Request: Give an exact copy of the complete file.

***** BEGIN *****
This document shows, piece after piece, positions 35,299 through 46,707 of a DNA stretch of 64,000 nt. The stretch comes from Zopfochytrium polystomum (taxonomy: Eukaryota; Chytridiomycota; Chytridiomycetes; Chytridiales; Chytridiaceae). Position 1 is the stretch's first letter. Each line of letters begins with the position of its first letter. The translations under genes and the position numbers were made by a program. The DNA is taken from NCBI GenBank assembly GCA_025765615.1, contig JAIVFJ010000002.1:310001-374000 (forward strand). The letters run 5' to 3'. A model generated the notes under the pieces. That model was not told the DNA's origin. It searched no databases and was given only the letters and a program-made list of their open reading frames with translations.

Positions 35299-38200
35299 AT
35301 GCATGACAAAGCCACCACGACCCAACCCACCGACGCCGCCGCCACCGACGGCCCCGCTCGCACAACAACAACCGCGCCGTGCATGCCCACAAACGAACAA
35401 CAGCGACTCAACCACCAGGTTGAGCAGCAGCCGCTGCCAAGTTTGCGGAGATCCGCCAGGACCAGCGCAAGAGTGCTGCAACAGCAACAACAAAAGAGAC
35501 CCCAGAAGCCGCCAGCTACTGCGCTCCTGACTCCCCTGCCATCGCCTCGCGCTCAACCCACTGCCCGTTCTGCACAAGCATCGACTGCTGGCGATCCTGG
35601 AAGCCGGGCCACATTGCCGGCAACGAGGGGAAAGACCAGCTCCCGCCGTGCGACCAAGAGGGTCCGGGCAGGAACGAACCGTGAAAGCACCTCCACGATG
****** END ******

This document shows, piece after piece, positions 35,299 through 46,707 of a DNA stretch of 64,000 nt. The stretch comes from Zopfochytrium polystomum (taxonomy: Eukaryota; Chytridiomycota; Chytridiomycetes; Chytridiales; Chytridiaceae). Position 1 is the stretch's first letter. Each line of letters begins with the position of its first letter. The translations under genes and the position numbers were made by a program. The DNA is taken from NCBI GenBank assembly GCA_025765615.1, contig JAIVFJ010000002.1:310001-374000 (forward strand). The letters run 5' to 3'. A model generated the notes under the pieces. That model was not told the DNA's origin. It searched no databases and was given only the letters and a program-made list of their open reading frames with translations.

Positions 35299-38200
35299 AT
35301 GCATGACAAAGCCACCACGACCCAACCCACCGACGCCGCCGCCACCGACGGCCCCGCTCGCACAACAACAACCGCGCCGTGCATGCCCACAAACGAACAA
35401 CAGCGACTCAACCACCAGGTTGAGCAGCAGCCGCTGCCAAGTTTGCGGAGATCCGCCAGGACCAGCGCAAGAGTGCTGCAACAGCAACAACAAAAGAGAC
35501 CCCAGAAGCCGCCAGCTACTGCGCTCCTGACTCCCCTGCCATCGCCTCGCGCTCAACCCACTGCCCGTTCTGCACAAGCATCGACTGCTGGCGATCCTGG
35601 AAGCCGGGCCACATTGCCGGCAACGAGGGGAAAGACCAGCTCCCGCCGTGCGACCAAGAGGGTCCGGGCAGGAACGAACCGTGAAAGCACCTCCACGATG